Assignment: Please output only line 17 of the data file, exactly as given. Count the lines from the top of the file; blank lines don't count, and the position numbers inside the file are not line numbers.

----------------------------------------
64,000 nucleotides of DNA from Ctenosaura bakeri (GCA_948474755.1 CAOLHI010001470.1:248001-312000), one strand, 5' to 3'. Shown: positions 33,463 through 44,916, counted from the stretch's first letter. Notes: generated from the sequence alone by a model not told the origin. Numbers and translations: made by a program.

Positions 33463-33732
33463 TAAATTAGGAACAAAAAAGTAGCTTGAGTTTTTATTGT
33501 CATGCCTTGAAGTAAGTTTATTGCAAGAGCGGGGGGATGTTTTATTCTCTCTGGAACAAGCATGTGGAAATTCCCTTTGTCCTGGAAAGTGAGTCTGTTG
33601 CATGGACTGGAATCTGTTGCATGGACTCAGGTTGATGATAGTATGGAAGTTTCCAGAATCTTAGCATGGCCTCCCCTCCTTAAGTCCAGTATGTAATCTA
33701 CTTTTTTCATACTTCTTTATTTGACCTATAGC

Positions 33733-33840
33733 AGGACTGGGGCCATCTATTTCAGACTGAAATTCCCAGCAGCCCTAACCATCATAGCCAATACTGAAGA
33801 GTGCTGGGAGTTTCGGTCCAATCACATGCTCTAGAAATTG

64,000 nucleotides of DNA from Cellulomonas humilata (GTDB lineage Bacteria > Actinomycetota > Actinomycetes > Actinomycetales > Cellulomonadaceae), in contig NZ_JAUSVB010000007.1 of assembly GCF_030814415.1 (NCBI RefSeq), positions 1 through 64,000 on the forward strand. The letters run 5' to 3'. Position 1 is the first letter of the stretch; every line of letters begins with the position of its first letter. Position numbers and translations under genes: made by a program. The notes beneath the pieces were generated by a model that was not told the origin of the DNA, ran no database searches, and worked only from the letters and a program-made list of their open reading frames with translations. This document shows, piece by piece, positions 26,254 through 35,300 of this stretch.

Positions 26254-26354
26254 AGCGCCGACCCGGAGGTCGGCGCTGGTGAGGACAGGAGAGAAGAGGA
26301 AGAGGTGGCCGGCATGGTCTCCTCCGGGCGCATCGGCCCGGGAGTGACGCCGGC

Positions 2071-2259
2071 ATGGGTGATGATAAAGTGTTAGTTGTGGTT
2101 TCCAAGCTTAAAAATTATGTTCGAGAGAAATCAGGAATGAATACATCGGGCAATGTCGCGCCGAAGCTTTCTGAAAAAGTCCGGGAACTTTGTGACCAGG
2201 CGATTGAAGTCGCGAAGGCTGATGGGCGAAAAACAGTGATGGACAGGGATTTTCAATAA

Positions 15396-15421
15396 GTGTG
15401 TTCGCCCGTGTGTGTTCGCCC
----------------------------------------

2201 CGATTGAAGTCGCGAAGGCTGATGGGCGAAAAACAGTGATGGACAGGGATTTTCAATAA